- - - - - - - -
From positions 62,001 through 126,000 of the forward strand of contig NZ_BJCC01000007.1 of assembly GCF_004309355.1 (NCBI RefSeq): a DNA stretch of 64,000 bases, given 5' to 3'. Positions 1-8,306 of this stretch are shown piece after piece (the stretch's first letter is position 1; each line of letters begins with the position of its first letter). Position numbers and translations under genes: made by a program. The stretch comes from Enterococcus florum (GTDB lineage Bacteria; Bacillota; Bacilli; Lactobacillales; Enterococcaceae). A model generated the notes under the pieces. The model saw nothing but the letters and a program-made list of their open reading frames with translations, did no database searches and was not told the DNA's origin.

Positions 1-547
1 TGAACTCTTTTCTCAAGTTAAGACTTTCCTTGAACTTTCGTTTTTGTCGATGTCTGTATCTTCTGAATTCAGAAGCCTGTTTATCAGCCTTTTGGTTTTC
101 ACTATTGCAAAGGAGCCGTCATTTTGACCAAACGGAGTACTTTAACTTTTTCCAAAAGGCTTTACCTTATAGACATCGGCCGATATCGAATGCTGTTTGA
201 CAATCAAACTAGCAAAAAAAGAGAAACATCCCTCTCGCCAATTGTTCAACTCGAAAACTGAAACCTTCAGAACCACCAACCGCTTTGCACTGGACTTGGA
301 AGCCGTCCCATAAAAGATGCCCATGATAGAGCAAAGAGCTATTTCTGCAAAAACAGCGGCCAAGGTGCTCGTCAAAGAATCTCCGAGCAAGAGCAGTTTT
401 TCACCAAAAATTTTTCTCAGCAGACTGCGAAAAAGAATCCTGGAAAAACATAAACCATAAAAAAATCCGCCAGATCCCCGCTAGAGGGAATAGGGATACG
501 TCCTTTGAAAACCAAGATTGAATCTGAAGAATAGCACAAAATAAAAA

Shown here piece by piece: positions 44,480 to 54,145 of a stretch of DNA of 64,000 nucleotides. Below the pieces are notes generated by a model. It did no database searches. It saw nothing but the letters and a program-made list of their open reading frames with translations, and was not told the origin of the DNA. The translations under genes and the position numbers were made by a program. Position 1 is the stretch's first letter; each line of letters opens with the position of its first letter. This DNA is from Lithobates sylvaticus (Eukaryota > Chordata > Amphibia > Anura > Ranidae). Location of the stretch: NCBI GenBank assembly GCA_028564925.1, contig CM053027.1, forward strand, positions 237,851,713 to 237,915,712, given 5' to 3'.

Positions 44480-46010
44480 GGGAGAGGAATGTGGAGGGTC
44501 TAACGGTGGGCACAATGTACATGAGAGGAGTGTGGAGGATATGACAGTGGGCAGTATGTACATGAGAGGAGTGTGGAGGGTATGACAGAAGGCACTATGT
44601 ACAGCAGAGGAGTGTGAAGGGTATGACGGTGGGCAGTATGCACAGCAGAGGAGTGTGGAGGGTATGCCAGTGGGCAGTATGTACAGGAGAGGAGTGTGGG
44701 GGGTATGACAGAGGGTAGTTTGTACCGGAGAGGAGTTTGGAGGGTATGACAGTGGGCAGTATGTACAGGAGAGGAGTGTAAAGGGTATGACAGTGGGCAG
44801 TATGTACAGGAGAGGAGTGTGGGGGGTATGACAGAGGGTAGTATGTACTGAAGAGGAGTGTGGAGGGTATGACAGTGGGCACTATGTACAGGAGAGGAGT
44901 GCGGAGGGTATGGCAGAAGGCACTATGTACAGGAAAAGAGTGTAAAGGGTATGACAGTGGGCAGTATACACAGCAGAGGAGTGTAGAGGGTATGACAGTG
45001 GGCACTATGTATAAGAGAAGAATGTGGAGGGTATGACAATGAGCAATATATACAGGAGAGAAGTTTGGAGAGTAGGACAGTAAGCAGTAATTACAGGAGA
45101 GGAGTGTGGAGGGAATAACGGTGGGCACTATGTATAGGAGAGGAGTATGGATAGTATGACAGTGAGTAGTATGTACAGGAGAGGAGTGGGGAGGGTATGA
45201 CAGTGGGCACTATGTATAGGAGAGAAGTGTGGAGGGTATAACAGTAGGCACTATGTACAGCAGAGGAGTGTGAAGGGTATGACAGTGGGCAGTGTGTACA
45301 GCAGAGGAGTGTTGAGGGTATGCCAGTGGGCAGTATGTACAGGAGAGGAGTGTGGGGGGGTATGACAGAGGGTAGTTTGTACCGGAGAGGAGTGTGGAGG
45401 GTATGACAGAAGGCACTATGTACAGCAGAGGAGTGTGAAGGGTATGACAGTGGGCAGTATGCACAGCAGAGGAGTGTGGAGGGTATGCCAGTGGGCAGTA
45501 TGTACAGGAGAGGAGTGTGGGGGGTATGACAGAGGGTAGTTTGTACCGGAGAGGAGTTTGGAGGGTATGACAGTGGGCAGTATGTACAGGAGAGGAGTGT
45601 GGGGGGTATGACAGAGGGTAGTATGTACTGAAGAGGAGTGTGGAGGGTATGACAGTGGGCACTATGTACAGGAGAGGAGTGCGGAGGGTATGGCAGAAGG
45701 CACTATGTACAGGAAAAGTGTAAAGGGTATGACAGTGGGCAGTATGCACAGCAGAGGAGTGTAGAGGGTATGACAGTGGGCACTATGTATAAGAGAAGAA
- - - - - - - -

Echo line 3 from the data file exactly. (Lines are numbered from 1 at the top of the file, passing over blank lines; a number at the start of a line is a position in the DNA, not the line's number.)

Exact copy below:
1 TGAACTCTTTTCTCAAGTTAAGACTTTCCTTGAACTTTCGTTTTTGTCGATGTCTGTATCTTCTGAATTCAGAAGCCTGTTTATCAGCCTTTTGGTTTTC